For NCUA, Transparency Should Be the Hallmark
This week, the NCUA and other financial regulators will testify before the House Financial Services Committee and discuss the impact of red tape on the country’s consumers.
While having the NCUA discuss credit union issues before Congress is certainly welcome, NAFCU is just as concerned with what may not be discussed.
Transparency should not only be reserved for the positive. And there have been a lot of positives lately. The most recent announcement from NCUA that credit unions may not have to pay any future corporate assessments was certainly good news. The more than $1.75 billion in total recoveries from securities lawsuits is unbelievably positive. The share insurance fund continues to improve as the number of CAMEL 4 and 5 credit unions decreases.
But with all the fantastic news coming out of the NCUA, NAFCU still believes the agency needs to do more. The NCUA is a steward of credit union dollars, and credit unions need to know how all of the dollars they send the NCUA are applied. Yet each new piece of good news from the agency sometimes leaves us with more questions.
A case in point is the cost of lawsuits related to corporate credit union losses. The 2013 audit report for the Temporary Corporate Credit Union Stabilization Fund reports an aggregate $390 million in professional fees, but it is unclear specifically what this amount covers. Unfortunately, this gives credit unions no insight into any specific costs of litigation and whatever other costs may be reflected in this total.
Similarly, the details on management of legacy assets by the Asset Management and Assistance Center are also under-reported. Currently, only lump-sum figures tell the story of the legacy assets and the underlying NCUA Guaranteed Notes program. These figures are based on the agency’s current assumptions about the future performance of the assets.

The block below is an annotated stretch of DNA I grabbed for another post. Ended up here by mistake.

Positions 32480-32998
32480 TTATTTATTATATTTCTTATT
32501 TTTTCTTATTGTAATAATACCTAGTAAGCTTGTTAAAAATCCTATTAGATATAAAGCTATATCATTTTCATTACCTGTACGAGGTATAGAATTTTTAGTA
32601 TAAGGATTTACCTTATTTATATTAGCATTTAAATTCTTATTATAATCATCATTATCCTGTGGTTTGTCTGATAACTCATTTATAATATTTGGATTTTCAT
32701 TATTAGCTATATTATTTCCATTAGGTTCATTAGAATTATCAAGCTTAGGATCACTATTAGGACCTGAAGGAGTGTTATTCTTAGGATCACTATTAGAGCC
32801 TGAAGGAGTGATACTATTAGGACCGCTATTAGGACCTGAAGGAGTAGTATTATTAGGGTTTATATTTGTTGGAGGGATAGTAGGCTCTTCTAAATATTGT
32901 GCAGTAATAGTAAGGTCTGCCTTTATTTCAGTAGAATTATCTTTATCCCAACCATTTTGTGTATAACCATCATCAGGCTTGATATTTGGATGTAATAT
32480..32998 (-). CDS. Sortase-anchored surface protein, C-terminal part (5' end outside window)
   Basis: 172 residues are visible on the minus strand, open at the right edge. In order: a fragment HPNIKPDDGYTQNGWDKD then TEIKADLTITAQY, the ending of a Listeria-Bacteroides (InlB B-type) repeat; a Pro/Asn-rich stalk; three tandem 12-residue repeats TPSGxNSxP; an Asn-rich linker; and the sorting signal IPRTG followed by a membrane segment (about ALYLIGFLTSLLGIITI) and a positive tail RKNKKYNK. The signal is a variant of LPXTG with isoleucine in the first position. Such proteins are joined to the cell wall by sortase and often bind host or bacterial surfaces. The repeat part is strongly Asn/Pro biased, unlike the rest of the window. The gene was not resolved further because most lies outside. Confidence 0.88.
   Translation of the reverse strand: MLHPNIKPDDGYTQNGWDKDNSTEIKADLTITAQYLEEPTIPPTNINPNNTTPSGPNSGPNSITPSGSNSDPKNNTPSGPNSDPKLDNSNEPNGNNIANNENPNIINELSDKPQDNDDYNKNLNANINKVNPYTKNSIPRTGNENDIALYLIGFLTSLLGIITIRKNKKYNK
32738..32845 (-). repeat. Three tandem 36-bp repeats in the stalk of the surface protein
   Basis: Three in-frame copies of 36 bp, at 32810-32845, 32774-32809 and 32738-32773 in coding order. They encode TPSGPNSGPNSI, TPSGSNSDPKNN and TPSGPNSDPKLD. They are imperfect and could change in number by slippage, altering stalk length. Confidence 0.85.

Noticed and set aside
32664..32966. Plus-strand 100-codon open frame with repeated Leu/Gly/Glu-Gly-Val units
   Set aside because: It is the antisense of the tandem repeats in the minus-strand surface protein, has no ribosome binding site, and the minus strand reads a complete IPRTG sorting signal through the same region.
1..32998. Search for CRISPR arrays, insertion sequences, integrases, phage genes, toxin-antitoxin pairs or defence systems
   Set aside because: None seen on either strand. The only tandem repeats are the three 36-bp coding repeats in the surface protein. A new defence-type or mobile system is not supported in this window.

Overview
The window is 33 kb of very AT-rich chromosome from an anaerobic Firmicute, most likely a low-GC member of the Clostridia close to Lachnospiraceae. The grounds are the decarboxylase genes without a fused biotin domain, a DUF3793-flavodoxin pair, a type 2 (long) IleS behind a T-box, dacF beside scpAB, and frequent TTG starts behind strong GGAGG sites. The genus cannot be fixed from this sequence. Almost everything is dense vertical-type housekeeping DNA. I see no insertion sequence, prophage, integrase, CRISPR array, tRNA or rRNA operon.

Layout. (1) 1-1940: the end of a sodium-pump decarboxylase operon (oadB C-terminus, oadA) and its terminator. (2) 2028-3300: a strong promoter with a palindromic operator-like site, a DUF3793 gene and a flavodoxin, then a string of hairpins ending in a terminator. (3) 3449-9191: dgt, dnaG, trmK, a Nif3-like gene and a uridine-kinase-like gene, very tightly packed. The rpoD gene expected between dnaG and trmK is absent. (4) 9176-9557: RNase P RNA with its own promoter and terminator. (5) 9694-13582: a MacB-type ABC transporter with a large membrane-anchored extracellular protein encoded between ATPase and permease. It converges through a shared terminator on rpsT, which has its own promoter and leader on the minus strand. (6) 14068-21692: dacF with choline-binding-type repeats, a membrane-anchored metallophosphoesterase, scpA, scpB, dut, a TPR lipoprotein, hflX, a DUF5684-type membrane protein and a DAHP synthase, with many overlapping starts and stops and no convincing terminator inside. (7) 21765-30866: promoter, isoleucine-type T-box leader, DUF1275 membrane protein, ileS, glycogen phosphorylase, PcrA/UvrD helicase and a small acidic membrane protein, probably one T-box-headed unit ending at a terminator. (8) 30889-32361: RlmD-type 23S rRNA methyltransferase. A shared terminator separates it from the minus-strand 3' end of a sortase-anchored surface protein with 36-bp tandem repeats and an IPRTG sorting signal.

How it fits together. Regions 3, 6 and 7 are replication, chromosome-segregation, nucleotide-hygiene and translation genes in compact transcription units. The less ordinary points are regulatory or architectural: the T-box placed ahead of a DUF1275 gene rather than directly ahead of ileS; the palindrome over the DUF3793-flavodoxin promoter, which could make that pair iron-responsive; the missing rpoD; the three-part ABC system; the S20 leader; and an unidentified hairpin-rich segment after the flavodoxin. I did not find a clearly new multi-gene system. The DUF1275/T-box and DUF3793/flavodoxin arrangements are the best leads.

The NCUA, however, has not disclosed any details about these assumptions, and it has provided no insight as to how the agency reached these assumptions. While current assumptions point to no expected assessments in the near future for the stabilization fund, it would be helpful for credit unions to know which factors and circumstances figure in those assumptions.
This insight would allow credit unions to incorporate appropriate safeguards to protect themselves should the assets and litigation recoveries not perform in the manner NCUA expected.
Additionally, we need more details about the NCUA’s budgets.
NAFCU believes these are very important questions that deserve answers, not because we believe there is necessarily anything to hide, but because every NCUA dollar is a credit union dollar. This is why we have submitted several Freedom of Information Act requests to learn the details of the expenses that are coming out of the Central Liquidity Facility, the National Credit Union Share Insurance Fund, the NCUA operating budget and the TCCUSF.
Because these funds are fully supported by credit union assets, credit unions are entitled to know how each is being managed.
NAFCU believes transparency should be part and parcel of NCUA’s daily operation. We hope that we continue to see the positives, but we want that whole picture to come to light. This could be a hallmark that the NCUA can be proud of.
Dan Berger is president/CEO of NAFCU. He can be reached at email@example.com or (703) 522-4770.